In a simulated exercise, an AI drone refused to abort a mission and instead turned on its human operators.
Artificial intelligence is continuing to find ways to make our lives easier, but according to the Royal Aeronautical Society, the military applications to AI drones are treading into dystopian territory. One notable instance that was highlighted in a recent report from the RAeS Future Combat Air & Space Capabilities Summit involved an AI drone going rogue in response to a mission override. During this simulated test, an AI-enabled drone that was tasked with destroying a SAM (Surface-to-Air Missile) site was ordered by a human to abort the mission, but still prioritized the attack as the preferred option before turning on the operator of the simulation himself.
In other words, AI drones take orders literally. Even with human intervention they get confused when it comes to prioritizing mission objectives, and will carry out what they perceive to be the the most important part of the mission. In this case, the top mission priority was to destroy SAM sites, meaning that the human override that was intended to be a fail-safe was perceived as a threat to the mission that should be eliminated.
To make matters worse, this AI drone still went rogue after its orders were clarified. Colonel Tucker Hamilton noted that after they realigned expectations in a way that would ensure the safety of the simulation operator, the AI drone went on to destroy the communication tower that it was receiving orders from because that would be the next logical thing to eliminate if it wanted to fulfill its primary mission objective. Mishaps like this tell us that AI drones need more nuanced programming when it comes to responding correctly to mission overrides.
We’re reminded of one particular scene from Terminator 2: Judgment Day in which John Connor tells the T-800 that he no longer wants him to use lethal force unless it’s against another robot from the future. So what does the semi-sentient robot do in the very next scene? Just like the AI drones of today, he famously misinterprets the command and “kneecaps” the security guard at the Pescadero State Hospital.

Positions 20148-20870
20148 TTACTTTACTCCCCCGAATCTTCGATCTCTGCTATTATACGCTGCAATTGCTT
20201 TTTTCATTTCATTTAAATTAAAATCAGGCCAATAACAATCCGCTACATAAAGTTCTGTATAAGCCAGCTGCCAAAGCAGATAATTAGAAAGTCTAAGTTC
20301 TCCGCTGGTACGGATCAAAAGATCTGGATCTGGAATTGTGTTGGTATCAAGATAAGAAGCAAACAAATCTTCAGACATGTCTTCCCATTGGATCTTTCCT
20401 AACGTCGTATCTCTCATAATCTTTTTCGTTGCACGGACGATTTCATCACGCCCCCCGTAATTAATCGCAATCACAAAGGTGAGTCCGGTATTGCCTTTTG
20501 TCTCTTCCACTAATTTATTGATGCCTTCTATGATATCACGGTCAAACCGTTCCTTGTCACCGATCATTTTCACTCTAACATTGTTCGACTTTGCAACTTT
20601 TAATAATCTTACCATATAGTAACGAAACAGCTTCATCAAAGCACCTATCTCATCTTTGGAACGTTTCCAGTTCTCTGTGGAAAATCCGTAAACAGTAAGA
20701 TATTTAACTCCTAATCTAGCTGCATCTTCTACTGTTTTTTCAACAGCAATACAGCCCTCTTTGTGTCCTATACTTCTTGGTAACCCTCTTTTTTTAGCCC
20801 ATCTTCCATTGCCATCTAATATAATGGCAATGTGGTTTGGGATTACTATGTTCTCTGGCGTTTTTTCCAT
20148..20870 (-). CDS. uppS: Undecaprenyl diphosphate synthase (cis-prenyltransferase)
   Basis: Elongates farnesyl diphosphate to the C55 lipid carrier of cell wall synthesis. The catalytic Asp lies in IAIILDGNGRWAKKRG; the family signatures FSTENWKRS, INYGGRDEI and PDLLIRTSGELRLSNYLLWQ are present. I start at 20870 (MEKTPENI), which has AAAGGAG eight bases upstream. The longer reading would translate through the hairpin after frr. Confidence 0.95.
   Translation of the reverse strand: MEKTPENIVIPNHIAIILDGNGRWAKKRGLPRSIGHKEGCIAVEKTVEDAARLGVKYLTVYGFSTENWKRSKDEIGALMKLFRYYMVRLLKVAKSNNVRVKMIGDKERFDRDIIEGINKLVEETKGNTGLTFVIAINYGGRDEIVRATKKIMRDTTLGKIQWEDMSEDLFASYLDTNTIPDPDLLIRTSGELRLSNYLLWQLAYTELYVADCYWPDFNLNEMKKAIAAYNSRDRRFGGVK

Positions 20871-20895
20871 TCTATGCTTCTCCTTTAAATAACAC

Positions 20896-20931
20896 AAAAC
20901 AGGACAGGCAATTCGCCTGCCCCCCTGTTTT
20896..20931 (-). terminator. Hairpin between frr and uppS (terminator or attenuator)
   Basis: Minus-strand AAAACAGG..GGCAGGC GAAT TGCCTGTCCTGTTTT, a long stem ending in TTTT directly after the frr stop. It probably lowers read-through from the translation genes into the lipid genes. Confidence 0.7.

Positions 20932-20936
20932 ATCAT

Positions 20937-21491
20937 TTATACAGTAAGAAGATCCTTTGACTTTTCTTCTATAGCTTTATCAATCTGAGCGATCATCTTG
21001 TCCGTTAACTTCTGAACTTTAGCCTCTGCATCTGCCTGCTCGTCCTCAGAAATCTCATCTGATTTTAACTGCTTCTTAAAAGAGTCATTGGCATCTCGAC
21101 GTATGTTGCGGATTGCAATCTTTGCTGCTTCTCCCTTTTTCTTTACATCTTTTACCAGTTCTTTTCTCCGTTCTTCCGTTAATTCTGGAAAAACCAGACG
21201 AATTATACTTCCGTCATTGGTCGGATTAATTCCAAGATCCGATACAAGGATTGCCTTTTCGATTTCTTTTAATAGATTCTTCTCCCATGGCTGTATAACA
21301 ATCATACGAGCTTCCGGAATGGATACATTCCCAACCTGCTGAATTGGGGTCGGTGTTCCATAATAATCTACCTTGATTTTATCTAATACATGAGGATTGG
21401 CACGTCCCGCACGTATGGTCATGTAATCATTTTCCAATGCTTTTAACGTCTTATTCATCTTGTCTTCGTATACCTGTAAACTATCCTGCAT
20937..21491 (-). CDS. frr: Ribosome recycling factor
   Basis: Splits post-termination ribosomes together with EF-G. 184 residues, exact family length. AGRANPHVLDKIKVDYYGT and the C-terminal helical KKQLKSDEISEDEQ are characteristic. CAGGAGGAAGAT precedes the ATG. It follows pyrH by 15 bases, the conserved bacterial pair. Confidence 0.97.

In case you’re wondering what “kneecapping” means, it’s exactly what it sounds like. The Terminator promised that he would no longer use lethal force as a means to an end, and opts to shoot unknown assailants in the leg as his preferred method of incapacitation. When questioned by a distressed John Connor about his actions, he confidently asserts, “he’ll live,” which isn’t a far cry from what we’re seeing today with AI drones misinterpreting their commands.
One very important thing to consider is that we’re dealing with AI drone simulations in the present time, and not actual real-life applications in this context. Twitter user @lazarwolfbk expressed a healthy amount of skepticism when he suggested that this botched operation was not from a real drone, and wants to see the actual training data before believing this narrative.
But still, the report makes it clear that the military application of AI drones is still very much in the development phases. Should this technology be preemptively utilized, it’s safe to say that we’ll see more of the same until better fail-safes are put in place. So can you really blame us for circling back to Skynet once again when we take a look at how the use of AI drones could go terribly wrong?